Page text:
Secret Number Four: Do What You Know You Should Be DoingSuccess is actually easy. In fact, in truth, success is always easy. If you are stressed out about your practice — constant worry about money, people and a tsunami of work that never seems to end — then the problem is you. This is the bad news and the good news. It is bad news because no one ever wants to hear that he or she is the problem in the practice. It is good news because that means you can change and fix it. I am very serious about this. The difference between the successful doctors who transform their practices into top practices and start having far more fun and financial success and those who don’t is 100 percent their own mindset. Let us define “simple” first. When I say simple, I mean easy to do on a daily basis. I do not mean that everything you will do is simple or that it will happen overnight. In fact, the more complex your solution to the problems of marketing your practice or managing your practice (or both), the better. There are good solutions and answers to your problem, and you already know what they are. The problem for most of us is that we just want them to be fixed now. We are so frustrated and impatient that we just want someone, anyone to fix it. When they do not show up, we just keep putting our fingers in the dike and stop the leaks while the water just keeps coming. We go to meetings and hear good ideas, but we just do not seem to get them implemented well. Think about that. You already know everything you need to know to accomplish everything you wish to accomplish in your life. So what’s the problem? What’s the answer? The answer is: you do not do it. You just do not do it. On top of that, what you need to do is easy to do. However, here is the thing. It is just easy not to do this too. If you are not in the habit of doing it, then you will 95 percent of the time not do it. Just like you are not doing it now.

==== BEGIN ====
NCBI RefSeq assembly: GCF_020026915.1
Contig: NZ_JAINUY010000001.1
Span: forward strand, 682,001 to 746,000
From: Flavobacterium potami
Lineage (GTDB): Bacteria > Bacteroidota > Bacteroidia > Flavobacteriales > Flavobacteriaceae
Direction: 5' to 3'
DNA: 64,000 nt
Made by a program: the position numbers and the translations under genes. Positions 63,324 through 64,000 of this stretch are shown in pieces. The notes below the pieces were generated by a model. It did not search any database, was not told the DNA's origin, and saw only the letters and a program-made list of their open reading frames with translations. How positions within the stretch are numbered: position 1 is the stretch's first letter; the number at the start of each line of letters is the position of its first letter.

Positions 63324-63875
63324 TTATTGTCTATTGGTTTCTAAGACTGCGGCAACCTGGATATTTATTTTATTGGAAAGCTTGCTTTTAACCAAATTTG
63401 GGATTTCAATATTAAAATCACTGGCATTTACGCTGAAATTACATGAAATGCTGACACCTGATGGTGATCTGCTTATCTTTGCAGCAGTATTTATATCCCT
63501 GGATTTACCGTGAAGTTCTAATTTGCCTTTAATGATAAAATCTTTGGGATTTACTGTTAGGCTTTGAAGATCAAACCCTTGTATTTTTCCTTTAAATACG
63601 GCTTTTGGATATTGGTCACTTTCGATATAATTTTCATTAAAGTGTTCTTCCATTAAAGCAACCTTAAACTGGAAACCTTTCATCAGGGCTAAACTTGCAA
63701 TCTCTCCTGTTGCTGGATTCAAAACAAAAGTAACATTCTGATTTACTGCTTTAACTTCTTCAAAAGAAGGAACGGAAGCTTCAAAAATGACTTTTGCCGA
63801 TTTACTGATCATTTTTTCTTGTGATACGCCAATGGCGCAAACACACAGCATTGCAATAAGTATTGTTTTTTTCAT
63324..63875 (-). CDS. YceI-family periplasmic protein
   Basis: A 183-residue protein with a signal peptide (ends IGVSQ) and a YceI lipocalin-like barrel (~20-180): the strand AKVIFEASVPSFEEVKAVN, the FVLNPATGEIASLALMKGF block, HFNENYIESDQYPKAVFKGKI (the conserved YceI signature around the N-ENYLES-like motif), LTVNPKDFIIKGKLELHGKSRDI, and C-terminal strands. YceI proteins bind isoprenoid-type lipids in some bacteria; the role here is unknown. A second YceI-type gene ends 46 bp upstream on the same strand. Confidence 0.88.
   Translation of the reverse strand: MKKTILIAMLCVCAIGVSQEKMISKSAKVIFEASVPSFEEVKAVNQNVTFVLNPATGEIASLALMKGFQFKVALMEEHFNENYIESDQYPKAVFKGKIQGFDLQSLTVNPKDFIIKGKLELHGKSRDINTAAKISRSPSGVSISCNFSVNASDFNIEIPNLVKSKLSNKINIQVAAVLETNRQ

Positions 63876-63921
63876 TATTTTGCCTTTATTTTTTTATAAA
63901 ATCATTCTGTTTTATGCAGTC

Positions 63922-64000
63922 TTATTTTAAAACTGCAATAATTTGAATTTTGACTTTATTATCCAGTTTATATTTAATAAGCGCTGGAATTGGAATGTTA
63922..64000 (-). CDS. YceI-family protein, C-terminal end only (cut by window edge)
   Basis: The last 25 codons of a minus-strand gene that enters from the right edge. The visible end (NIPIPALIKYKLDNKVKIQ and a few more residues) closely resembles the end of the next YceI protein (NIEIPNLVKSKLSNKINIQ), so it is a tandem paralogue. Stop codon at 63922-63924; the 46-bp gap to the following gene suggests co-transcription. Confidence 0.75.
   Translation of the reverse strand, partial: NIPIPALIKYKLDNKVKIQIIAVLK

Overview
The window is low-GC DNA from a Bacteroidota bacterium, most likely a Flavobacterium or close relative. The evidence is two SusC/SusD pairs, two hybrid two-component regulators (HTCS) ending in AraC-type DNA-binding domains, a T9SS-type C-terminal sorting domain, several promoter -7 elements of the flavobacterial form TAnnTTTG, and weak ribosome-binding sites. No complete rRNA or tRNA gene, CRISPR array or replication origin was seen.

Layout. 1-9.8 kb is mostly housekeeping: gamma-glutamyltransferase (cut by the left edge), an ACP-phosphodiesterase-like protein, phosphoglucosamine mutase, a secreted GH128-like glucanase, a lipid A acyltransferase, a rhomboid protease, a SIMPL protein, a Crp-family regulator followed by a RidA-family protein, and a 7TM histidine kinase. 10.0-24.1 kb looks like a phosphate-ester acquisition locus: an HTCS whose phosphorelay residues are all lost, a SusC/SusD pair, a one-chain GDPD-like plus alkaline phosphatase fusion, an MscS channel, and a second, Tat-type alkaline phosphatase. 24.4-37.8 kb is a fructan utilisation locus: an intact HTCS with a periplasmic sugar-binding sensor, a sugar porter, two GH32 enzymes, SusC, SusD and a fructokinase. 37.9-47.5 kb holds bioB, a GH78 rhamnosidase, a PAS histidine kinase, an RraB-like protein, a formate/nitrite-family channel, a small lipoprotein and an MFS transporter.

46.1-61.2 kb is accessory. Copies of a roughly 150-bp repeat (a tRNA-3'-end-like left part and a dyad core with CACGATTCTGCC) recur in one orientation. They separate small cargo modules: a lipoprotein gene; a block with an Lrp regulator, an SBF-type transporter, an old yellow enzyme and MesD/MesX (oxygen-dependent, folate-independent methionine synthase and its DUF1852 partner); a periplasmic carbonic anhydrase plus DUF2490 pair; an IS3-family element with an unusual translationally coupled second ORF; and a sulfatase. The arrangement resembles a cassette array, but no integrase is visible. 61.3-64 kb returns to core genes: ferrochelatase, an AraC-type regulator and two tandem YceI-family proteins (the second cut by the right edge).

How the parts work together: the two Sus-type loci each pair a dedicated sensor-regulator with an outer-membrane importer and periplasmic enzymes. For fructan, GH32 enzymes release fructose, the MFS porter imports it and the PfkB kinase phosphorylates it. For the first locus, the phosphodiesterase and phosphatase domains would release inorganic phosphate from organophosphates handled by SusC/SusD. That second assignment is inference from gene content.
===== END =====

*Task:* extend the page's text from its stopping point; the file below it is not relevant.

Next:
Take Action NowIn his remarkable book The Slight Edge, Jeff Olson makes the point that we all know what to do already in most cases. We have read enough self-help books and tried enough health and diet plans. We know how to exercise so why aren’t we all fit? What is the answer? We don’t really do it. If we had, we would have achieved transformative and ridiculously positive results. This is the final secret. You have to take action. You have to have goals and a plan. You have to decide to move forward. General George Patton said “Wars are won by people who actually go out and do something.” The good news is that how your future plays out and how your marketing succeeds are up to you. You can download my planning and goal worksheets at no cost at www.RemsGoalWorksheets.com . It is my gift to you as you move forward and transform your practice into the successful and abundant practice it can and should be. Mr. Jackson is the President and CEO of Top Practices, LLC, and the leader of the Top Practices Master Mind Group. He is a Fellow of the American Academy of Podiatric Practice Management (AAPPM) and an adjunct faculty member with the practice management program at the Kent State University College of Podiatric Medicine. Jackson is also the recipient of the AAPPM President’s Award for 2012. He can be reached at rem@TopPractices.com . You can find out more about Top Practices at www.TopPractices.com . Editor’s note: For related articles, see “Building Referrals By Marketing To ER Physicians” in the July 2005 issue of Podiatry Today, “How To Market Your Practice On The Internet” in the September 2008 issue, “Strategic Marketing: Can It Take Your Practice To The Next Level?” in the June 2007 issue and the December 2009 DPM Blog, “Does Marketing Make The Podiatrist Or Does Reputation Make The Podiatrist?” by Kathleen Satterfield, DPM at http://tinyurl.com/qd3bg4p .